by Subsentient (1111) Subscriber Badge on Friday May 13, @02:52AM (#1244653) Homepage Journal

        This is very true. I'm running Fedora 36 with XFCE 4.16, Fedora being considered one of the slower distributions, and it still absolutely wipes the floor with even Windows 7 in resource usage and snappiness.

        --
        "It is no measure of health to be well adjusted to a profoundly sick society." -Jiddu Krishnamurti
      • (Score: 2) by FatPhil on Friday May 13, @03:23PM (2 children)

        And then you start chromium on that linux setup, and it all grinds to a halt again.
        My 4G i7-ish laptop currently has a chromium process that *starts* with memory maps spanning 38GB.
        --
        I know I'm God, because every time I pray to him, I find I'm talking to myself.
        • (Score: 2) by Subsentient on Friday May 13, @03:43PM (1 child)

          by Subsentient (1111) Subscriber Badge on Friday May 13, @03:43PM (#1244768) Homepage Journal

          I use Firefox, which while it doesn't have *great* resource usage, is certainly better than Chromium or Chrome.

          --
          "It is no measure of health to be well adjusted to a profoundly sick society." -Jiddu Krishnamurti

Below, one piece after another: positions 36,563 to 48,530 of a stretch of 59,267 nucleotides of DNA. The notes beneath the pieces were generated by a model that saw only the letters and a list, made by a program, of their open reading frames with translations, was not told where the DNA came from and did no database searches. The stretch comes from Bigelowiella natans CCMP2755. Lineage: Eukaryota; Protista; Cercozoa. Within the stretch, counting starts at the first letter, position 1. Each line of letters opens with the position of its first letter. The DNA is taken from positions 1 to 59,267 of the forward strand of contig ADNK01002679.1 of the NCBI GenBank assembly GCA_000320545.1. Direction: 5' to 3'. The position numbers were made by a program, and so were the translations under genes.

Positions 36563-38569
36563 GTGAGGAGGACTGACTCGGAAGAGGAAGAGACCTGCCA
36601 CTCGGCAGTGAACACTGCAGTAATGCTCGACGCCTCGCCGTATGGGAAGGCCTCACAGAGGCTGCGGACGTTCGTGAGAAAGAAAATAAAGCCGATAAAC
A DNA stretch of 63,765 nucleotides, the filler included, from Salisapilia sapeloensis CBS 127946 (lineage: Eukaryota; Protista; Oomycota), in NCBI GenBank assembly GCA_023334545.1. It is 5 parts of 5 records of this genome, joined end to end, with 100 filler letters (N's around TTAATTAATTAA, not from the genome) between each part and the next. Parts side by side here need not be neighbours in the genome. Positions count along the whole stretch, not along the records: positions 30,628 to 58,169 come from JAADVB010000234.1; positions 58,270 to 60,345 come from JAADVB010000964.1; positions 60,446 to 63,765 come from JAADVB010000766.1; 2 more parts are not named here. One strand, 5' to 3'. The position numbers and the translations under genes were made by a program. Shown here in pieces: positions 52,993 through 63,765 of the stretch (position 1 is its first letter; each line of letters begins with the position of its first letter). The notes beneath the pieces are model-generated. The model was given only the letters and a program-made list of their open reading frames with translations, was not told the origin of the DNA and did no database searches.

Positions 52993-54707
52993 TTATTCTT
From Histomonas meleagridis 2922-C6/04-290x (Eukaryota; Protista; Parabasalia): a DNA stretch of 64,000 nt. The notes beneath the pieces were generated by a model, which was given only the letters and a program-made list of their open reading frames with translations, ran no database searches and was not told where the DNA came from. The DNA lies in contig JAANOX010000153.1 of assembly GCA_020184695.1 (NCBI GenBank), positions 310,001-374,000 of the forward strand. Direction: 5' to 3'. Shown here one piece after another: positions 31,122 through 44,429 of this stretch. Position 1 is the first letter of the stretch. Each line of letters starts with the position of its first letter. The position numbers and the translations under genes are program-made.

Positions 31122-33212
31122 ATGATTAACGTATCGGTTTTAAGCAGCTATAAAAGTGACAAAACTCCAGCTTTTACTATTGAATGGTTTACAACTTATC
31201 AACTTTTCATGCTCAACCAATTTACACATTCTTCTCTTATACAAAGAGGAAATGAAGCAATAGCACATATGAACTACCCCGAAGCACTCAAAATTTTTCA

• (Score: 2) by FatPhil on Friday May 13, @03:55PM

            On that machine I have one bank of tabs that I interact with in Firefox, and another bank of tabs that I merely refer to in Chromium. I think I split them because Firefox was utterly unusable hosting all of them. And I didn't want to move them all over to Chromium as I haven't got chromium as locked down as well as I have firefox. The nice thing is that I can kill half of the tabs with one killall, or the other half of the tabs with another killall, I don't have to run both sets unless I need to.
            --
            I know I'm God, because every time I pray to him, I find I'm talking to myself.
    • (Score: 4, Funny) by Freeman on Thursday May 12, @07:56PM (5 children)

      by Freeman (732) on Thursday May 12, @07:56PM (#1244534) Journal

      My main thought is this "Do you have an SSD?", because a lot of that slow loading and junk is due to a very slow HDD. Sure, you'll still have the standard windows bloat, but you won't also be waiting on a spinning platter.

      --
      Forced Microsoft Account for Windows Login → Switch to Linux.
      • (Score: 0) by Anonymous Coward on Thursday May 12, @10:43PM (2 children)

        by Anonymous Coward on Thursday May 12, @10:43PM (#1244604)

        Can confirm. My employer-provided Windows 10 laptop is equipped with a 256GB nvme disk, it takes more than 20 minutes after login for the fans in my laptop to go quiet again. Before that, it's telemetry, antivirus, IT policies, updates, onedrive, and whatnot that's keeping my machine busy.